“Pipelines spill, tar sands kill” read one sign from the Hold the Line March to Stop Line 3 on Sept. 28, as activists marched to the state capitol to protest the construction of a new tar sands pipeline in northern Minnesota.
Several environmental advocacy groups including Youth Climate Intervenors and Honor the Earth, united to organize the march, which preceded a public hearing at the Intercontinental Hotel in downtown St. Paul..
The proposed pipeline, Line 3, would carry tar sand oil – a type of crude oil – from Hardisty, Alberta to Superior, Wisconsin.
Sections of the pipeline have already been built in Wisconsin and Canada. Enbridge, the company behind the operation, has submitted a permitting application to the Minnesota Public Utilities Commission (PUC) and is awaiting its approval to complete construction.
Enbridge says that the pipeline is a replacement for an existing pipeline of the same name. The old Line 3, built in 1961, has had numerous ruptures and is now heavily degraded.
Enbridge plans to leave the old pipeline in the ground and build this new line – which will have twice the holding capacity of its predecessor and cross over an entirely new route.
The implications of Enbridge’s proposal are troubling to many Minnesotans. In a document sent to the PUC, the State Commerce Department declared that the risks of the pipeline outweigh its “limited benefits.”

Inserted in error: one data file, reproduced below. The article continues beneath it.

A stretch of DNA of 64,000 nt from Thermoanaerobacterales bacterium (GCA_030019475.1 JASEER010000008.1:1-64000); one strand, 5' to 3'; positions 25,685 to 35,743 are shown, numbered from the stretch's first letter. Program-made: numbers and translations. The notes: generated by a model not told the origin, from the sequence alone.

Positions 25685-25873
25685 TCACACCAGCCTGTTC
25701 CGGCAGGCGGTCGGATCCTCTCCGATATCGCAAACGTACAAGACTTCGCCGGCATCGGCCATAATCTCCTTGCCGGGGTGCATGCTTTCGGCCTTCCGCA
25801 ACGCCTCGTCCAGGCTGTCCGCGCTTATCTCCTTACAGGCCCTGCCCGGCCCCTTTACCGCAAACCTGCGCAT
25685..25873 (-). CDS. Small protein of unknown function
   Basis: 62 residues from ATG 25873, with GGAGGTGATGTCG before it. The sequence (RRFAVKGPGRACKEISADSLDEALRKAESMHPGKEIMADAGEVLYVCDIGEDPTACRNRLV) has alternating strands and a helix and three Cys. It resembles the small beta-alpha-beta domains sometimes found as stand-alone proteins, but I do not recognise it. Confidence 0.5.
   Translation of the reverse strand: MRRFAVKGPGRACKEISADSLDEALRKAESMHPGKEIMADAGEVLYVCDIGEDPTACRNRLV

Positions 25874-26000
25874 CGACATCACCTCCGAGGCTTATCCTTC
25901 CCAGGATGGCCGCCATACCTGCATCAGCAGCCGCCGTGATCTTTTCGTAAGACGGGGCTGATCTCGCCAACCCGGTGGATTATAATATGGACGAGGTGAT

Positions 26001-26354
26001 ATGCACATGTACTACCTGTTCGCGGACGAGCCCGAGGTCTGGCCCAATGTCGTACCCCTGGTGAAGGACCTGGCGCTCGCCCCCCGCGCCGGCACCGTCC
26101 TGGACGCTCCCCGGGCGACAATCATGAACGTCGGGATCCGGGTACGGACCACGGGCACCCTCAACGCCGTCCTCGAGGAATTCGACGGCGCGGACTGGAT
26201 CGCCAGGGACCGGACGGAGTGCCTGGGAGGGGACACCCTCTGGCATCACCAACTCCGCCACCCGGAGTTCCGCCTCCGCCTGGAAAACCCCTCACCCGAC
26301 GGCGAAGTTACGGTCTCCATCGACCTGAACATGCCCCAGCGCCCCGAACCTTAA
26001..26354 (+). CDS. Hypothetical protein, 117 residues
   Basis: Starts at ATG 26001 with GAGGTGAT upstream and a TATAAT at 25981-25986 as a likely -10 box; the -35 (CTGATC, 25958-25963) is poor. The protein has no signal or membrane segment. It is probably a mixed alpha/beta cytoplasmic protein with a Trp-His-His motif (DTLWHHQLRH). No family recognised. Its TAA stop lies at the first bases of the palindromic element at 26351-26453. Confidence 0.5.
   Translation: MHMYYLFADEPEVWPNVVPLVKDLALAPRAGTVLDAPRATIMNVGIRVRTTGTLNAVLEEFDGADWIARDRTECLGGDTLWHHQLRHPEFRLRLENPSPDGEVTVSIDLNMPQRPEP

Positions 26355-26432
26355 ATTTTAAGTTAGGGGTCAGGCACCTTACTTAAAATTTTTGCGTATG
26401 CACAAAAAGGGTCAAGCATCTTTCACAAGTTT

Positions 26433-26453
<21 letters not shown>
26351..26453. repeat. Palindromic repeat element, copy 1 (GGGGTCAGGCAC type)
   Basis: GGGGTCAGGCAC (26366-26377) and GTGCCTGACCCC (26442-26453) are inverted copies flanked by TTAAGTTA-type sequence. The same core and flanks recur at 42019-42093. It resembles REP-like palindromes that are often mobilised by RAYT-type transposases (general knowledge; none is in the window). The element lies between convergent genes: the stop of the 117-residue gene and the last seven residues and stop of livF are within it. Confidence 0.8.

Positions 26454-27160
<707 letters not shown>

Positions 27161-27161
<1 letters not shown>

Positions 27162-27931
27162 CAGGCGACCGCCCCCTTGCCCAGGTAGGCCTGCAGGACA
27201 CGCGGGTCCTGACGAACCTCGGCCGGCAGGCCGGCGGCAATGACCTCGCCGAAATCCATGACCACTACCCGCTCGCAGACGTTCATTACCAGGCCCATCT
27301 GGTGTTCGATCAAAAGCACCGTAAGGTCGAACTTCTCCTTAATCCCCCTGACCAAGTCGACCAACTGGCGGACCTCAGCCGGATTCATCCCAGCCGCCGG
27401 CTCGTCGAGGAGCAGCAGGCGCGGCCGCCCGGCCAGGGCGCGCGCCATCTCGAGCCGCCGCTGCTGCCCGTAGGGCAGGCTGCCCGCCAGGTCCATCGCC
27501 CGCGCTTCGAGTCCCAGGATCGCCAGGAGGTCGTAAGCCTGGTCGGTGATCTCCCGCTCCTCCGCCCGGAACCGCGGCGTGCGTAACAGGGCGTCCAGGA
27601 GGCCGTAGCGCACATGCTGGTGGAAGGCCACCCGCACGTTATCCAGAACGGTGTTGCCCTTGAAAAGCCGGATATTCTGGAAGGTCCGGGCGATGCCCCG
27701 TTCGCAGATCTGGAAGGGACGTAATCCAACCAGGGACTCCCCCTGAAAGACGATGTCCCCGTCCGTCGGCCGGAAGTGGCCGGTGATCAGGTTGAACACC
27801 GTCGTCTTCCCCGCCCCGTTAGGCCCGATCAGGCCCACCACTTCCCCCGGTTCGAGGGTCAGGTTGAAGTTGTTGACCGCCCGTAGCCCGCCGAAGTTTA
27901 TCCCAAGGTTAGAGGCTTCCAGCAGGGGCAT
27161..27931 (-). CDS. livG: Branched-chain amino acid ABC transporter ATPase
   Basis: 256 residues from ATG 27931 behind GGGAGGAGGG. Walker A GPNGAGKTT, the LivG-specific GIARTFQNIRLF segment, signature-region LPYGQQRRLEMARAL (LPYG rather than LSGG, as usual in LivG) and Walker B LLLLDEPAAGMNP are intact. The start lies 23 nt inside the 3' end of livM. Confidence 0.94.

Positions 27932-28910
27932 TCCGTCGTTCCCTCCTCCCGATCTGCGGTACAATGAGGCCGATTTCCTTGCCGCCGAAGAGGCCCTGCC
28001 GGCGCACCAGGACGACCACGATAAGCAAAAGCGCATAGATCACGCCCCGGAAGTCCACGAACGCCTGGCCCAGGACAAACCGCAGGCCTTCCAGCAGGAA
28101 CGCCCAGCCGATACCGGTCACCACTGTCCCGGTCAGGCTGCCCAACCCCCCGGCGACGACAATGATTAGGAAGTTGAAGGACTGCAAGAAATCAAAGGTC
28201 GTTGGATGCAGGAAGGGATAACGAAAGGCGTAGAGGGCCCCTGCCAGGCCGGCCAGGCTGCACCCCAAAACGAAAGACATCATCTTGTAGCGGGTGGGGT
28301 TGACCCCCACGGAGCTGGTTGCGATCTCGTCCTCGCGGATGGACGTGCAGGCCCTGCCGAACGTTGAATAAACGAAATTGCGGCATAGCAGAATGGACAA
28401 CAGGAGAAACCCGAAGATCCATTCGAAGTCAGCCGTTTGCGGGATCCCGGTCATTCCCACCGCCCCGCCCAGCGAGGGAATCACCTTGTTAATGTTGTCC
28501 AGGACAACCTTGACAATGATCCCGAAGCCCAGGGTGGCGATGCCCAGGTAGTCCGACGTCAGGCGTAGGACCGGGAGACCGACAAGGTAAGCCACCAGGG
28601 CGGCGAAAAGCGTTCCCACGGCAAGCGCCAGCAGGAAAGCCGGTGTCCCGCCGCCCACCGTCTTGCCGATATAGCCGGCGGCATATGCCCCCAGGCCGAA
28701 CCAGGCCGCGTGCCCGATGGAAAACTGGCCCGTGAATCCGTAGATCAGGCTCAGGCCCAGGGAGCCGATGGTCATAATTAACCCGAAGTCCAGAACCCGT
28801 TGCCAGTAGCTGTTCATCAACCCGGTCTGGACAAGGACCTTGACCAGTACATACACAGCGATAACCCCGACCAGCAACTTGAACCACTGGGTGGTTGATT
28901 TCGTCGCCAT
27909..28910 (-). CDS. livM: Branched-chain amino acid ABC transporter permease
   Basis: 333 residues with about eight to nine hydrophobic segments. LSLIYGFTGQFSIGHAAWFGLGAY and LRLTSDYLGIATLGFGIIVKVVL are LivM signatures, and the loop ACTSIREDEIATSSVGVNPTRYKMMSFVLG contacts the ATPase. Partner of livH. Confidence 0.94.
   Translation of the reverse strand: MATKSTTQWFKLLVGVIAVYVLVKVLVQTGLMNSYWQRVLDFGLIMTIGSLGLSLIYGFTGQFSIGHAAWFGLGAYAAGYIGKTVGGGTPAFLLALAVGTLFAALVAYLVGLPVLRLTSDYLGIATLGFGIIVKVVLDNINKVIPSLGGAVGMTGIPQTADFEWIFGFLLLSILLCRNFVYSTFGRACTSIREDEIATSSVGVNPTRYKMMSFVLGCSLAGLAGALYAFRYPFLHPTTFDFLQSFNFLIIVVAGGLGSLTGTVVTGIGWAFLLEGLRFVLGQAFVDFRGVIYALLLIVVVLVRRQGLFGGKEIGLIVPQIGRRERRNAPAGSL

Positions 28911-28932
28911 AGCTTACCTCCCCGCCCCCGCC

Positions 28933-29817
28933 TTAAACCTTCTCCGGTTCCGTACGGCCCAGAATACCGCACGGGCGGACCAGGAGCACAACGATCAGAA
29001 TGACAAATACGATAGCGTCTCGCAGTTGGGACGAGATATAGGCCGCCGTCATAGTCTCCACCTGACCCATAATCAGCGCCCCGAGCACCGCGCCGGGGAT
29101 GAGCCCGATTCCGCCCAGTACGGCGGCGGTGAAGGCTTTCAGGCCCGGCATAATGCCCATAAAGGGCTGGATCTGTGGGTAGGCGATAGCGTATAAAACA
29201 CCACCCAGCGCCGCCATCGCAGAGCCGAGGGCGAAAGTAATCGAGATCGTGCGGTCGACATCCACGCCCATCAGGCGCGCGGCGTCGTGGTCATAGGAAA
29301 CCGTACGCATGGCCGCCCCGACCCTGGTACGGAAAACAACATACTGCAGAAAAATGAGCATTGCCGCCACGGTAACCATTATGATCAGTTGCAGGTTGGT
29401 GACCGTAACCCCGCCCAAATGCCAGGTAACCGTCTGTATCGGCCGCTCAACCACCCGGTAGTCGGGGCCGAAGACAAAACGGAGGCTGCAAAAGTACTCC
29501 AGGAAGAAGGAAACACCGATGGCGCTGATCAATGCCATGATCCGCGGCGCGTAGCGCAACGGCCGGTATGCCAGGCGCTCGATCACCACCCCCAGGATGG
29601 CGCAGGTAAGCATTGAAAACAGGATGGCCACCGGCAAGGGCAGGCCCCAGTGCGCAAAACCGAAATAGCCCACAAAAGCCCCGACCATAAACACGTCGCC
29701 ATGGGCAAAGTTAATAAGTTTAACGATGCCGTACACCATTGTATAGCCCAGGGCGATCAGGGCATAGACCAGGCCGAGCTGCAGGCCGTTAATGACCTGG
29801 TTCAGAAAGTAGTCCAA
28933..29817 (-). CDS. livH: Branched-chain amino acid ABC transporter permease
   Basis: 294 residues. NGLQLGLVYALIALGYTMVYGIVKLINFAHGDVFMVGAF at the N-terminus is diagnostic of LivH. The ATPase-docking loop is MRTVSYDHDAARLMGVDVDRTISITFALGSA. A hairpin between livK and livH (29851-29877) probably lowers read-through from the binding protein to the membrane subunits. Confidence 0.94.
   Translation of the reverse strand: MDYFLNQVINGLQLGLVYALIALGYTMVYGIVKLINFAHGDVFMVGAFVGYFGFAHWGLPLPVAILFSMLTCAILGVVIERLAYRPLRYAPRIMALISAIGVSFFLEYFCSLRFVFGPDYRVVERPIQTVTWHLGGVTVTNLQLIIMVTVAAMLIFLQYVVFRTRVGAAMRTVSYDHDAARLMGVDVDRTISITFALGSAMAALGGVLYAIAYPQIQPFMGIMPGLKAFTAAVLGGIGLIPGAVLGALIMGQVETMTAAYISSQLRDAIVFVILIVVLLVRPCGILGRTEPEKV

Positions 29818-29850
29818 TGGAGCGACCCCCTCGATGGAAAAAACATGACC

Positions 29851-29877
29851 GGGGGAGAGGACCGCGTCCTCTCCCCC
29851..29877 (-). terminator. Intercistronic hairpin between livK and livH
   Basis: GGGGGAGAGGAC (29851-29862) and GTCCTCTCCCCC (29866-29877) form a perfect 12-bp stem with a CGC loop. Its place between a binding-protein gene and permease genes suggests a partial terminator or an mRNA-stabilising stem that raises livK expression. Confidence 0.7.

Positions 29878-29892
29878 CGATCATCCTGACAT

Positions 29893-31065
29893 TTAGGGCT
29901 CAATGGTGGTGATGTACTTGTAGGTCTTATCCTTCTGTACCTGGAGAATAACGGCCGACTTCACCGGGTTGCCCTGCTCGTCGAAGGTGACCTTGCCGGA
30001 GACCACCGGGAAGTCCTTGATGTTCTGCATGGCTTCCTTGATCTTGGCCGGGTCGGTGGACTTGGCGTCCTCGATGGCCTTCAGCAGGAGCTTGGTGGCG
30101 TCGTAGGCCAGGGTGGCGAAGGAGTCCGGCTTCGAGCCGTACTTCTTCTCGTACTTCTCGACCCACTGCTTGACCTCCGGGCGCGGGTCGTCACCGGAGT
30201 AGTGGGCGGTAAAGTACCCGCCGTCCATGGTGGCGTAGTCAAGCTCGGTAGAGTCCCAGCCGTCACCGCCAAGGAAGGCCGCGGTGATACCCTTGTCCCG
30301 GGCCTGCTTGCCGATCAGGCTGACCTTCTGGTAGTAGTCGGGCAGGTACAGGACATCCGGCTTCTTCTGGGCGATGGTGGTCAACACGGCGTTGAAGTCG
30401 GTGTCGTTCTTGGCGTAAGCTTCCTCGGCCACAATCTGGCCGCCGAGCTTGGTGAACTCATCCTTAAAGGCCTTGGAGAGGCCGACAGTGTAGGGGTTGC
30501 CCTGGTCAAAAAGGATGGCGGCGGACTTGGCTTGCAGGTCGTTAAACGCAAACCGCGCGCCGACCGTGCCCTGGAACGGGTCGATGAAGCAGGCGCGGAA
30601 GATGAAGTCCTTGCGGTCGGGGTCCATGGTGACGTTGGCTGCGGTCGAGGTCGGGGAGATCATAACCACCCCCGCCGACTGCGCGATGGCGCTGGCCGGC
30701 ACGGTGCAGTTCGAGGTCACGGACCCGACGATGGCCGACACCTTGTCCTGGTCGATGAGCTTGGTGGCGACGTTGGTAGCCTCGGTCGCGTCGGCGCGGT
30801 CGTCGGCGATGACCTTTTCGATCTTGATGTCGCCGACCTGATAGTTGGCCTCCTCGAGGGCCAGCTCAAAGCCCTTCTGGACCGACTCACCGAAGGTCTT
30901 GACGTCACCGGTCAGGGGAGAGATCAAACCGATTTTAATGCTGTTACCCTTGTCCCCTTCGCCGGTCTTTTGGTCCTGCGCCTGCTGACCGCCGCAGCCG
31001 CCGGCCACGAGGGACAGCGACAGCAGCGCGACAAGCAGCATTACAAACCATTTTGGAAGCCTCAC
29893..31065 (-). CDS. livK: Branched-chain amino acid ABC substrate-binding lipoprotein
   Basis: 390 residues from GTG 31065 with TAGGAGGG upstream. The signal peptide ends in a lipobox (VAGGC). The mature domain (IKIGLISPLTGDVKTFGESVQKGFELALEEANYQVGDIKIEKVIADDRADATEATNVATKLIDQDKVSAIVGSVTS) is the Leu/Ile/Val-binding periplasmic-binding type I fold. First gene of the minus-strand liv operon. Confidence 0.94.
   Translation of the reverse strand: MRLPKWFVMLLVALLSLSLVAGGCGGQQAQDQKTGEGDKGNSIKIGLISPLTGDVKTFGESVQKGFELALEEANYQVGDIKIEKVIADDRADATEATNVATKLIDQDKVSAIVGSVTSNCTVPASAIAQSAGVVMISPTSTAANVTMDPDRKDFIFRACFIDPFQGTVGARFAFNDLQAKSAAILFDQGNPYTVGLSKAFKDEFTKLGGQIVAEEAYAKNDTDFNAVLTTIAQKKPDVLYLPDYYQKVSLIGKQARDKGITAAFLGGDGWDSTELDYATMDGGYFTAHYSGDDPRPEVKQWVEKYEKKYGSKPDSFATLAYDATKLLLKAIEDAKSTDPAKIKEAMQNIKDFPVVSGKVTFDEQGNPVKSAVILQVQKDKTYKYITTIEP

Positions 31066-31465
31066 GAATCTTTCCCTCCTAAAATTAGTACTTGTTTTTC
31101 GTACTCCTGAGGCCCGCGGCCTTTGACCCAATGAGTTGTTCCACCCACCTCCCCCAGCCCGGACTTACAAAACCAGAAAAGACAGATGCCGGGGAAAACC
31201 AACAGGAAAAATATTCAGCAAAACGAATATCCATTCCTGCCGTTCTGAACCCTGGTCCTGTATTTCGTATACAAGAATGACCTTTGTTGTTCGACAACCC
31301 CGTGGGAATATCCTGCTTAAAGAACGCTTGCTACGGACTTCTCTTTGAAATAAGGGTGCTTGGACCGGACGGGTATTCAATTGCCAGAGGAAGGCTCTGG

This new pipeline’s proposal has been met with resistance from environmental activists The Thursday march took place just prior to a public hearing and attracted hundreds of concerned citizens.
The hotel hosted the public hearing at 6 p.m., in which community members, selected through a lottery process, had the option to voice their support or concern for the proposal.
Though the tone of the hearing was civil, tension in the room was palpable.
Instead of claps, anti-pipeline activists waved blue and red handkerchiefs to support their allies’ comments. Supporters of the pipeline’s construction – mainly Enbridge employees – stood out in neon green t-shirts printed with the slogan “we support safe energy transport.”
At one point, a comment from a presenting community member along the lines of “who better to build this new pipeline than Enbridge?” prompted a series of guffaws from much of the audience.
The march and public hearing attracted increased attention to the pipeline issue, but activism regarding its construction has been ongoing throughout the past year.
Several members of the Macalester community are involved in Youth Climate Intervenors, a group that has been active in organizing against the pipeline.
“[The Youth Climate Intervenors] filed the petition to intervene [with the pipeline’s construction] on the grounds that, as youth, we will be disproportionately affected by this pipeline,” explained Margaret Breen ’20, a member of the Intervenors, “he judge read through our petition, and accepted us as party status – which was a little unexpected, but also very exciting.”
The Intervenors will be presenting 12 expert witnesses to make a case against the pipeline in upcoming evidentiary hearings from Nov. 1-12.
Those hearings, which can essentially be considered a trial on the pipeline’s construction, will consist of all groups that have been granted party status see testimony from experts who brought forward by all of the groups who have been granted party status in the case.
Akilah Sanders-Reed ’16 works for the environmentally-focused nonprofit Power Shift Network, and is currently working with the Intervenors in their case against the Line 3 pipeline.
“Line 3 is one of the biggest and most active pipeline fights in the country right now,” Sanders-Reed comments, “and has more momentum that any other. If there were a pipeline that Minnesota could deny and thus become a leader in clean energy and respecting indigenous rights, this is it.”